Westmont Magazine An Officer and a Professor
From an early age, Bill Nelson felt called to the ministry. The son of an Air Force pilot and U.S. Naval Academy graduate, he wanted to become a military chaplain or a pastor. Attending the Air Force Academy interested him until he learned that cadets can’t study for the ministry.
Instead, Bill came to Westmont and his concept of ministry broadened.
“Religious studies professors such as Robert Gundry, Moises Silva and Ed Bouslough inspired me,” he explains. “They had significant teaching ministries. I began to think about going to graduate school and teaching college.”
A year of study in Israel confirmed his interest in the Old Testament. After graduating from Princeton Seminary with a master’s of divinity degree, he enrolled at Harvard University where he earned a doctorate in Near Eastern languages and civilizations. He has taught Old Testament at Westmont since 1986.
But he never lost his interest in pastoral ministry or serving in the military. Pursuing ordination in the American Baptist Churches, USA, he joined the Air Force reserves as a chaplain and first lieutenant in 1993.
For two years he served at March Air Reserve Base in Riverside, Calif., and drilled with the reserve unit one weekend a month plus an additional two weeks a year. The only chaplain on base on Sundays, Bill gained a lot of experience in a short time.
In 1996, he transferred to Channel Islands Air National Guard Station in Port Hueneme, Calif., where he soon became wing chaplain, an unusual position for a first lieutenant. He is now a major.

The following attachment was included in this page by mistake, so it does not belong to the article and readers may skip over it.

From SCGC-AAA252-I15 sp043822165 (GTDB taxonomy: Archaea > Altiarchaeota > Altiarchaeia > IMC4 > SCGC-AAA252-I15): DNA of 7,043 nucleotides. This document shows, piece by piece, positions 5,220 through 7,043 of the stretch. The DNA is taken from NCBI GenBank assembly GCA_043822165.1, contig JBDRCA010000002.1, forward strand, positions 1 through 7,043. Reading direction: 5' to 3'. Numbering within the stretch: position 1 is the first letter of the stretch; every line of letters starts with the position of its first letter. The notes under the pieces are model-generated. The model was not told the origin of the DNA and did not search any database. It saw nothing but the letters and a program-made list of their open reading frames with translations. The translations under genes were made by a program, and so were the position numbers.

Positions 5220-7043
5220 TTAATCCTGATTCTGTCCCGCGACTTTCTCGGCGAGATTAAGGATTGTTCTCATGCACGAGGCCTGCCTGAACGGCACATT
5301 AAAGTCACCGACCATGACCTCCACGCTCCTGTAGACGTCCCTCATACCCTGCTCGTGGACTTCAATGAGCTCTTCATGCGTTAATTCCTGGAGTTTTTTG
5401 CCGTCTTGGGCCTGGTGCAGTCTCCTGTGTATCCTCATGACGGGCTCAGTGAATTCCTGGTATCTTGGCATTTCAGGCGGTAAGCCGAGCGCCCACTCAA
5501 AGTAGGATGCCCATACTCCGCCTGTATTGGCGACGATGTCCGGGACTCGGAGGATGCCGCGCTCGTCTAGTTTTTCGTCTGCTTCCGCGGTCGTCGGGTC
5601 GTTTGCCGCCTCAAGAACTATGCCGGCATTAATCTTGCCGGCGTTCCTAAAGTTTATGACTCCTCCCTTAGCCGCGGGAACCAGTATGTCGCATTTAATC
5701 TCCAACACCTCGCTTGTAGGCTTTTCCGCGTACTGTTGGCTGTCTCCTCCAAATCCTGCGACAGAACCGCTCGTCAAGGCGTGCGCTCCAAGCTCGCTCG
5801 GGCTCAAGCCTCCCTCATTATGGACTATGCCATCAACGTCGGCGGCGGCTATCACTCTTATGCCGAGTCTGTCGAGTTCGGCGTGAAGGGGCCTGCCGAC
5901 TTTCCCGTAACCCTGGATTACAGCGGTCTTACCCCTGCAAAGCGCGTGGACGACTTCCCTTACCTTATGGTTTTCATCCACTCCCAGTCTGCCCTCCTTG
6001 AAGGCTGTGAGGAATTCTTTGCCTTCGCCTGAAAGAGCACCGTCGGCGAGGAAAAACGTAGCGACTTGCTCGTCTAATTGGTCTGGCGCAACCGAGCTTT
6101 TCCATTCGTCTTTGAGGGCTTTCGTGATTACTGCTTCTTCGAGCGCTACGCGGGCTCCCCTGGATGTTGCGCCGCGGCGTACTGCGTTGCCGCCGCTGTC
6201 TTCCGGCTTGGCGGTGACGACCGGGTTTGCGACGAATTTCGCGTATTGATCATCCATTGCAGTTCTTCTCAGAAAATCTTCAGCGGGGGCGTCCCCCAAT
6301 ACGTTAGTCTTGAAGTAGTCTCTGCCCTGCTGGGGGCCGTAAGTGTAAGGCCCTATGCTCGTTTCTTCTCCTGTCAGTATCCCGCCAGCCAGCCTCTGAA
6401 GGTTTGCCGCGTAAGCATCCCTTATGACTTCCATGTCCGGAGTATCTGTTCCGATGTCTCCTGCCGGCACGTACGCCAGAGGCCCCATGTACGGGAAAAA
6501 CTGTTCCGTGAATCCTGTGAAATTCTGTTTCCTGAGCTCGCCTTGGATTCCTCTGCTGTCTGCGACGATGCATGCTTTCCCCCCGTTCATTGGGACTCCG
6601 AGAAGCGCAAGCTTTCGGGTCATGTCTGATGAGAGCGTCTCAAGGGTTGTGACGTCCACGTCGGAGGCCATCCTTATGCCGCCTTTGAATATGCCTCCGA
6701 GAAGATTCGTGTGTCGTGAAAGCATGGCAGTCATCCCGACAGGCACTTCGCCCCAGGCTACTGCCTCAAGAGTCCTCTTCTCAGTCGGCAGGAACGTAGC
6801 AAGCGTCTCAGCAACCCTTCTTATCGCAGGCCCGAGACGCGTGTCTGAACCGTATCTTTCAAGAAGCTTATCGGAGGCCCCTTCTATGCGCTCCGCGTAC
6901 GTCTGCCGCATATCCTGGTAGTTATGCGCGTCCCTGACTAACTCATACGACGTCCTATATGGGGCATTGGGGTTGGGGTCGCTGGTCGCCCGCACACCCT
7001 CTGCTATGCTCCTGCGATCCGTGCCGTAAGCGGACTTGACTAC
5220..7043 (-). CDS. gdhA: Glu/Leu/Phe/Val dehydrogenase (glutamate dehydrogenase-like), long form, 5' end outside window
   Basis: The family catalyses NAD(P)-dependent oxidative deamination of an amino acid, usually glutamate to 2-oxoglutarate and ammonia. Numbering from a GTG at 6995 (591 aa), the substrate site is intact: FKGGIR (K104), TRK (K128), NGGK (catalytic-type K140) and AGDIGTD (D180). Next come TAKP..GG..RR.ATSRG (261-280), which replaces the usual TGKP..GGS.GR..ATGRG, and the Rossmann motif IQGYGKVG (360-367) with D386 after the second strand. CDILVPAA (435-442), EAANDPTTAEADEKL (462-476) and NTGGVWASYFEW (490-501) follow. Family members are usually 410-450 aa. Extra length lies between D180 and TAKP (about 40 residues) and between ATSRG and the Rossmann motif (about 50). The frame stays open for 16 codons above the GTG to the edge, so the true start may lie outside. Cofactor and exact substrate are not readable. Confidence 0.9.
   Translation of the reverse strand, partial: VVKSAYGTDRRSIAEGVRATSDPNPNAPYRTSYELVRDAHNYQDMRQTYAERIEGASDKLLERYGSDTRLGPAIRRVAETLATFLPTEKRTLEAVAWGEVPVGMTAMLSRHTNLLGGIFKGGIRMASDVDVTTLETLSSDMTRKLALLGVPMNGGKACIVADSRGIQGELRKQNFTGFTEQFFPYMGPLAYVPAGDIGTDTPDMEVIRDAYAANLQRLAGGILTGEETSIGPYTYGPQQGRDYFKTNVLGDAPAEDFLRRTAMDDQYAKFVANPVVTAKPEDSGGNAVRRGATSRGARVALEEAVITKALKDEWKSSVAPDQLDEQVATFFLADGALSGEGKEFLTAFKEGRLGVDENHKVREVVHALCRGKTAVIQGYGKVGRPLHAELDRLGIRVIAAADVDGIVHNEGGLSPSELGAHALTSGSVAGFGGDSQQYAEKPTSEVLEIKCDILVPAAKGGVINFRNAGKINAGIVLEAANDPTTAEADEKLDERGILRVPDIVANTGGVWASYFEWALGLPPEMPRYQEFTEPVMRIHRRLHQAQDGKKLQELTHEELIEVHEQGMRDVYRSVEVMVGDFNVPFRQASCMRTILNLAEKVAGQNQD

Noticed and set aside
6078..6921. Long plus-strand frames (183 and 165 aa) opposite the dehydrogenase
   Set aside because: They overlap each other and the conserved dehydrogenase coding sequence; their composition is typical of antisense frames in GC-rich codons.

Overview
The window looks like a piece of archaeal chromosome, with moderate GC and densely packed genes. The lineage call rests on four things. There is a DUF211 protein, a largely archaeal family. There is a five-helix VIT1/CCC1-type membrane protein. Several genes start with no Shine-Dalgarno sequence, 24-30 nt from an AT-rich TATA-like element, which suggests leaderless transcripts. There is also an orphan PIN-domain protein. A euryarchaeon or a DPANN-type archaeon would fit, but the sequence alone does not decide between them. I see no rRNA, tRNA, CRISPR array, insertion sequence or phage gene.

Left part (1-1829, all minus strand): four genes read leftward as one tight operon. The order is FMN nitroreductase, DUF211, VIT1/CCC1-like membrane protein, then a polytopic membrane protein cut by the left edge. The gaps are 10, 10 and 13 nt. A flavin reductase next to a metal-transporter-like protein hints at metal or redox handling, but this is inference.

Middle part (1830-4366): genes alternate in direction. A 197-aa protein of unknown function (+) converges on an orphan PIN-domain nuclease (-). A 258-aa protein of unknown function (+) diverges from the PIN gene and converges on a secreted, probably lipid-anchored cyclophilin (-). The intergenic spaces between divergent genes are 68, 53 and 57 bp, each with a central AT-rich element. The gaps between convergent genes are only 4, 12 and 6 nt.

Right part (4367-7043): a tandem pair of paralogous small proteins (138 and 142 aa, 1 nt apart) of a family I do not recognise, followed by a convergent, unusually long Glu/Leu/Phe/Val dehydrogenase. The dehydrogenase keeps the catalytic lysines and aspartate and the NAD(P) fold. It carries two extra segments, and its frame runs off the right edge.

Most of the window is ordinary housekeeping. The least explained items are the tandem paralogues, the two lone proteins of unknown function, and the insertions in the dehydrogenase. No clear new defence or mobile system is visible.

His first duty was hiring two chaplains and several enlisted staff, who carry weapons to protect the chaplain. As a non-combatant, Bill is not armed.
Concern about the lack of diversity in the chaplain corps led Bill to recruit Linda Cowan, an African-American woman and former Westmont admissions staff member, who is an ordained Four-Square Gospel minister. He also persuaded another woman pastor, the wife of a guardsmen, to serve. She is now in the process of leaving the military, and Bill has found a Latino chaplain to replace her.
“I have the greatest job in the Air Force,” Bill says. “I get to spread goodwill, encourage people, pray with them and help them solve problems in their lives, which are mostly family-related.
“It’s the best of both worlds,” he continues. “At Westmont, I work with 18-22 year-olds, and my ministry is primarily educational, although I spend some time counseling with students suffering through difficulties such as the divorce of their parents or a death in the family.
“At the air base, I minister to 18-60 year-olds, and my focus is pastoral, with preaching, counseling, visitation and a little teaching. I love it.”
Where-as students graduate after four years, guardsmen can stay in the military for years. “They don’t get transferred,” Bill explains. “The wing is like a big family with long-term relationships.” He performs both weddings and funerals on the base.
Many of the guardsmen were activated after Sept. 11 to patrol the Los Angeles airport. Bill co-led the Europe semester program last fall and was away until December.
“It was a terrible time to be gone, and it made extra work for my staff,” he notes. “The deployments have created stress for the guardsmen and their families, and we have done much more counseling, putting in extra time.”
Bill participates in all military activities on the base, including readiness drills, inspections and training. For example, he recently completed a course in critical incident stress management and can now teach others how to assist those traumatized by attacks, fires or other events.
“I try to keep a high profile on base and view my work as a ministry of presence,” he explains. “I wear the cross on my uniform, so the guardsmen always know I’m a chaplain. It helps to break the ice and gives me an opportunity to preach the gospel.”